Auckland surf lifesavers awarded one of their association's highest honours say the incident that earned them the accolade was a rescuer's nightmare.
Logan Adams, 26, and Kris O'Neill - a veteran who has been patrolling beaches for 13 years - were part of group of 10 from the Piha Surf Life Saving Club recognised with the BP Surf Rescue of the Year title at a black-tie event in Wellington last week.
Surf Life Saving New Zealand says quick thinking and teamwork averted multiple drownings on February 10.
Large crowds had travelled to the west coast beach and kept Mr O'Neill, who was on flag duty, busy during his 10-hour shift.
He was due to finish about 6pm when he was called from the club by Mr Adams, who thought he could see people's heads by Lion Rock, the opposite end to where he was patrolling.
It was at the time of evening when surf lifesavers have to stare directly into the sun and seeing people in the water is difficult.
"Just seeing a swimmer's head is a nightmare," Mr Adams said.
"When you rescue surfers at least you've got that comfort that they've got their board, but swimmers without anything to keep them above water - it's scary."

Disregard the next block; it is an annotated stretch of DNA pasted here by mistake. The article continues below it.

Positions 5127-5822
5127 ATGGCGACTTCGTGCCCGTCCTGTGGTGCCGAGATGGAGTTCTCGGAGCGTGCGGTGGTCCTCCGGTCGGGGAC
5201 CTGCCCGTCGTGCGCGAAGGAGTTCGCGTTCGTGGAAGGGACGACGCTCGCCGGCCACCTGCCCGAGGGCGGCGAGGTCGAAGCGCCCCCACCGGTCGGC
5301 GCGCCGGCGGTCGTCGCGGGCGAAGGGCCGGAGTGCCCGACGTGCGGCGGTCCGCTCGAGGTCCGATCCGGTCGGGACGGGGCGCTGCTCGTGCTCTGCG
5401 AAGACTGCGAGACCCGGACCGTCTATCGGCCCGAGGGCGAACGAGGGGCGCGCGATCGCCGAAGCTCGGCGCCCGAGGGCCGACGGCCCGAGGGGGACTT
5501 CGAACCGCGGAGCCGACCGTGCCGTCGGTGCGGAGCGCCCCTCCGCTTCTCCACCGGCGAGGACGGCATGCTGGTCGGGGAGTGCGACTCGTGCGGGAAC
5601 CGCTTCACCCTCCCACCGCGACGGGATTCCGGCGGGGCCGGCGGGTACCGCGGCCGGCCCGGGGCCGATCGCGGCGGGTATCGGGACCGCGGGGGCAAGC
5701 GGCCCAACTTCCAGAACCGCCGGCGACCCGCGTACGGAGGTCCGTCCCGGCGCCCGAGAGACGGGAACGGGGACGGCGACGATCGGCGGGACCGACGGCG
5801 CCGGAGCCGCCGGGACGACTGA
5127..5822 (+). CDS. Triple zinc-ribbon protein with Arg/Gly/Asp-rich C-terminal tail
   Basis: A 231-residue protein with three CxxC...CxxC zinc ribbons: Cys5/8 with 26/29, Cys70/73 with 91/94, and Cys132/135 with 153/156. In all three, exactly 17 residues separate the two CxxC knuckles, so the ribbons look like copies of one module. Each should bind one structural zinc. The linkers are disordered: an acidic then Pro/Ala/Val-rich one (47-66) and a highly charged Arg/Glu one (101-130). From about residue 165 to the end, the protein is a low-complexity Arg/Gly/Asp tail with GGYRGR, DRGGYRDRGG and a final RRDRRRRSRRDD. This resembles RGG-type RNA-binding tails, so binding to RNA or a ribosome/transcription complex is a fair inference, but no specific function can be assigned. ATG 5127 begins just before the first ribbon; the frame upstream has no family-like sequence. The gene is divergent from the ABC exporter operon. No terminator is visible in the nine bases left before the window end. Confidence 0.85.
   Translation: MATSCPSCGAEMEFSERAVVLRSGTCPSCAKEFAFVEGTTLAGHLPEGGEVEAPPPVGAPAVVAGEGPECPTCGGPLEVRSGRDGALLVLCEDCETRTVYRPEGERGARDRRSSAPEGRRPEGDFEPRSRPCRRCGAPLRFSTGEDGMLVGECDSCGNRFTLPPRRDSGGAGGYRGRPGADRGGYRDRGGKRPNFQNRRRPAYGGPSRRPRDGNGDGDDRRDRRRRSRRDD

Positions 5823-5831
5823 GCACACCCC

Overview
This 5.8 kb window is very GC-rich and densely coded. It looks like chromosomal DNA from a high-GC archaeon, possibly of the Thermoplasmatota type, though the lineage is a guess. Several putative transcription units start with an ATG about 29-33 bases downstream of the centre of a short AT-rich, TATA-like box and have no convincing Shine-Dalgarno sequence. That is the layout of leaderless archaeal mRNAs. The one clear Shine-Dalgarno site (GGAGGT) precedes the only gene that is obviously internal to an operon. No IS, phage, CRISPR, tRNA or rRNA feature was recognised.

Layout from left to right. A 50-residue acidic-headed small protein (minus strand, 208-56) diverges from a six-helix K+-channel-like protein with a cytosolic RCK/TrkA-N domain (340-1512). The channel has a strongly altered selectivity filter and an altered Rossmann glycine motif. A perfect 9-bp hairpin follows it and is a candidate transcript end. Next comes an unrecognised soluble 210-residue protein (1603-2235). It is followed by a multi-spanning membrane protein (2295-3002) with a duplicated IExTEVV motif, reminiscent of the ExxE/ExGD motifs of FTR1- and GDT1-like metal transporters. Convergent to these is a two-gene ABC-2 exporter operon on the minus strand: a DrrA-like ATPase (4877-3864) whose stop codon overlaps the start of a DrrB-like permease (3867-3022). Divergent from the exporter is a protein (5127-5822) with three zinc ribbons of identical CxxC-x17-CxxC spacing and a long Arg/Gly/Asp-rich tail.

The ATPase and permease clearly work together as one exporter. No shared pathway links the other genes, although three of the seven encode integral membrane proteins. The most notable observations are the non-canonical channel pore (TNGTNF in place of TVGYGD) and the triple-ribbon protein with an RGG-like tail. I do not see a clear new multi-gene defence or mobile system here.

Four Asian tourists believed to be in their 20s had waded into deeper water but quickly got caught in a rip and choppy 1.5m waves.
Mr O'Neill swam out because the inflatable boat used by the lifesavers was battling to break out into the open water.
"You can imagine at low tide there's no peeling wave so it just slams down so the boat can't get there.
"They were trying for five to 10 minutes just to get out the back without flipping the boat."
Battling the glare, he glimpsed one swimmer sinking.
"I swam along the bottom, grabbed and pulled him up ... He was pretty screwed and he just got pulled behind me."
He got to two others, while another lifesaver picked up the fourth man.
Waiting for the boat to pick them all up, and trying to keep his charges afloat was one of the hardest things he has had to do in the job.
"They were small guys but when they're unconscious it's like dragging a wet blanket behind you."
They never heard from the young men after the rescue but the award meant something simple - people lived, Mr O'Neill said.
"It's a pretty fine line. That's why rescues like this one - we get real worked up about it because swimmers sink and die really quickly. It turns into a massive three days of work to recover the body. We're pretty stoked when we manage to get them all."